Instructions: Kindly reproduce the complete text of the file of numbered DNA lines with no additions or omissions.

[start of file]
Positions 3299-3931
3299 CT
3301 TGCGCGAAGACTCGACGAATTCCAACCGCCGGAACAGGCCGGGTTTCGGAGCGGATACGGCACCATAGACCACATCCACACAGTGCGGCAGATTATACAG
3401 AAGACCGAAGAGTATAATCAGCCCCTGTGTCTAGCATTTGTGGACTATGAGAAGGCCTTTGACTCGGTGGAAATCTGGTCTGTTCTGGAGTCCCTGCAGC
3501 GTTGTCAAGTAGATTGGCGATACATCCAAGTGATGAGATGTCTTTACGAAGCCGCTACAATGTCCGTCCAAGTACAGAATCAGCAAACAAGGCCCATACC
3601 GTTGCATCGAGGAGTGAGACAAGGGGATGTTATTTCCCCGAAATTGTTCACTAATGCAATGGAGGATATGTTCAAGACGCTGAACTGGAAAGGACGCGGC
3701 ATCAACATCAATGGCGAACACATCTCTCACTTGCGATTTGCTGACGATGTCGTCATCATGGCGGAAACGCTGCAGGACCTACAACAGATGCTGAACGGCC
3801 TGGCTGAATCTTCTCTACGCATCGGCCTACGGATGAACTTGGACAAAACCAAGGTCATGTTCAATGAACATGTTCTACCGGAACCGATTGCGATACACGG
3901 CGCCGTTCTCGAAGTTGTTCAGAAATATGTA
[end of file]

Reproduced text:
Positions 3299-3931
3299 CT
3301 TGCGCGAAGACTCGACGAATTCCAACCGCCGGAACAGGCCGGGTTTCGGAGCGGATACGGCACCATAGACCACATCCACACAGTGCGGCAGATTATACAG
3401 AAGACCGAAGAGTATAATCAGCCCCTGTGTCTAGCATTTGTGGACTATGAGAAGGCCTTTGACTCGGTGGAAATCTGGTCTGTTCTGGAGTCCCTGCAGC
3501 GTTGTCAAGTAGATTGGCGATACATCCAAGTGATGAGATGTCTTTACGAAGCCGCTACAATGTCCGTCCAAGTACAGAATCAGCAAACAAGGCCCATACC
3601 GTTGCATCGAGGAGTGAGACAAGGGGATGTTATTTCCCCGAAATTGTTCACTAATGCAATGGAGGATATGTTCAAGACGCTGAACTGGAAAGGACGCGGC
3701 ATCAACATCAATGGCGAACACATCTCTCACTTGCGATTTGCTGACGATGTCGTCATCATGGCGGAAACGCTGCAGGACCTACAACAGATGCTGAACGGCC
3801 TGGCTGAATCTTCTCTACGCATCGGCCTACGGATGAACTTGGACAAAACCAAGGTCATGTTCAATGAACATGTTCTACCGGAACCGATTGCGATACACGG
3901 CGCCGTTCTCGAAGTTGTTCAGAAATATGTA